Now in prieviws at the Lyceum Theatre on Broadway. Scheduled to open on April 2, 2009. (see listings). What follow is a a review of the Off Broadway production
Neil LaBute’s new comedy Reasons to be Pretty continues his examination of our obsession with physical beauty in what may be his most mature work to date. Making its world premier at the Lucille Lortel Theater in Greenwich Village, the MCC production is expertly directed by Terry Kinney. And while the play may not add up completely the actors with thrilling authority deliver visceral performances that hilariously cover the evening’s shortcomings.
Richard Greenberg’s drama The American Plan, set at a lakeside home in the Catskills during the summer of 1960, is an engrossing play with interesting spins on love and identity. When a handsome young man swims across the lake from a nearby resort hotel, he sets in motion an escalating series of conflicts between a beautiful young heiress and her German-Jewish emigrant mother.
That the revival of “Guys and Dolls” that opened at Broadway’s Nederlander Theater reflects merely the conventional and uninspired should come as no
surprise. Frank Loesser’s 1950 musical comedy ranks as one of the greatest in the American theatrical canon. So it brings a well-prepared audience and one with haughty expectations. A notorious gambler himself, Frank Sinatra made a hit of “Luck Be A Lady”, popularizing it with his signature smoothness. In the show’s 1992 Broadway revival, Nathan Lane brought such bold physical comedy to the role of Nathan Detroit that New York Times theater critic Frank Rich compared him to a young Jackie Gleason.
“All the world’s a stage”, so said Shakespeare. But this season in New York City, all the world’s a circus. Amidst the multitude of goings on for children, there are a couple of new and revised circus shows of note.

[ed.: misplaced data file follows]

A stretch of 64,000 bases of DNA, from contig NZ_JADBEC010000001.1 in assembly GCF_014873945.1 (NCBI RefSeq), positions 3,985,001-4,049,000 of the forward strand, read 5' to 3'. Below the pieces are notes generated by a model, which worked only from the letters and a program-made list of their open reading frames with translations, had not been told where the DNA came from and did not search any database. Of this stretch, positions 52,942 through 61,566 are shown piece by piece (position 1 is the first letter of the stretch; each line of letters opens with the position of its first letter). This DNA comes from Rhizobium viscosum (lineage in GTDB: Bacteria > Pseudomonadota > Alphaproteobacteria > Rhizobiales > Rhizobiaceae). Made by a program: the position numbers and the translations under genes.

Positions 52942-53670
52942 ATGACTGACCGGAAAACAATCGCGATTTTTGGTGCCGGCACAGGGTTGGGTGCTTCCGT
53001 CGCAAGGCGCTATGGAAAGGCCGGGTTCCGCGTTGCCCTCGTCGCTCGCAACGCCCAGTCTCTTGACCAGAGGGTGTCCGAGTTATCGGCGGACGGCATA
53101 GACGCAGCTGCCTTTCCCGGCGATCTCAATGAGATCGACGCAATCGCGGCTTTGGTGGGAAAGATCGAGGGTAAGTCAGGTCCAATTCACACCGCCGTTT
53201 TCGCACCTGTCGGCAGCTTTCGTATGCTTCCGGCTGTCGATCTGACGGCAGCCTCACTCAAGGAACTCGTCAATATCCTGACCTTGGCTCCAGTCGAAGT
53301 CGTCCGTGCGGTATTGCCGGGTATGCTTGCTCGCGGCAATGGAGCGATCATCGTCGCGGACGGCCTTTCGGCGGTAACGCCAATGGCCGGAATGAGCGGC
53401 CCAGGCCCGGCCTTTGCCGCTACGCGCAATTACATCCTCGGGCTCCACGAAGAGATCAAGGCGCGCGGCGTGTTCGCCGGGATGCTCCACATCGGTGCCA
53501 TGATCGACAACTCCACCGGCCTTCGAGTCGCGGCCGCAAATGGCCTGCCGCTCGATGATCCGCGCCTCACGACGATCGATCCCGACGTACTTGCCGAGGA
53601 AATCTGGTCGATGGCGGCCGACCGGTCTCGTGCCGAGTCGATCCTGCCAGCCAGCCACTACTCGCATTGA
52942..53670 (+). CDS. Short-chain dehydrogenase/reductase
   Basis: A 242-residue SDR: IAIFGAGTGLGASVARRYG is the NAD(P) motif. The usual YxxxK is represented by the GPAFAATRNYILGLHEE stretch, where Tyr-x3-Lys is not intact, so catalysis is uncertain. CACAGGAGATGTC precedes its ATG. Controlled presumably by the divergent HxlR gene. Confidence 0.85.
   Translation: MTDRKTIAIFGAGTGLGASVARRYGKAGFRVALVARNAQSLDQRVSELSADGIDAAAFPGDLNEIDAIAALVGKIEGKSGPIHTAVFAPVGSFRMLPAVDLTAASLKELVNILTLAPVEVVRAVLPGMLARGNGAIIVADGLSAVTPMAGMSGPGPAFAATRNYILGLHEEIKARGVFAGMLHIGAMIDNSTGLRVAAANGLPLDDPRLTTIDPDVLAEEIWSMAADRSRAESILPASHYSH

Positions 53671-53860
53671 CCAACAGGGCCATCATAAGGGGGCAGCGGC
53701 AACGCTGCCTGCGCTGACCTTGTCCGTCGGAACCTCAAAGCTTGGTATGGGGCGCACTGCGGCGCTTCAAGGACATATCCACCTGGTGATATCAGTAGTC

Liza Minnelli is in rare form and performing an audacious miracle at the Palace Theater with her brand new show that runs well over two hours and includes many of her memorable standards including “Cabaret.” The charismatic three time Tony Award winning superstar “razzle dazzled” the opening night audience with a confident, gritty and of often magical display of showmanship.
Daniel Radcliffe, the star of the five "Harry Potter" films, acquits himself admirably with a confident Broadway debut as the disturbed adolescent Alan Strang at the core of Peter Shaffer’s 1973 psychodrama Equus. The revival directed by Thea Sharrock debuted at London’s National Theatre earlier this year with the same theatrically impressive design team. John Napier, set and costume designer, merely takes a fresh look as his original 1970’s sketches, but the staging is nonetheless dazzling with effectively haunting lighting and sound by David Hersey and Gregory Clarke respectively.
Mary-Louise Parker cuts a handsome figrue as the trapped herione, Hedda Gabler, in the Roundabout Theater Company’s odd production of Ibsen’s classic character study. Christopher Shinn’s new adaptation is more direct and the evening helmed by Ian Rickson has an aggressive contemporary tone that is uneven and obvious.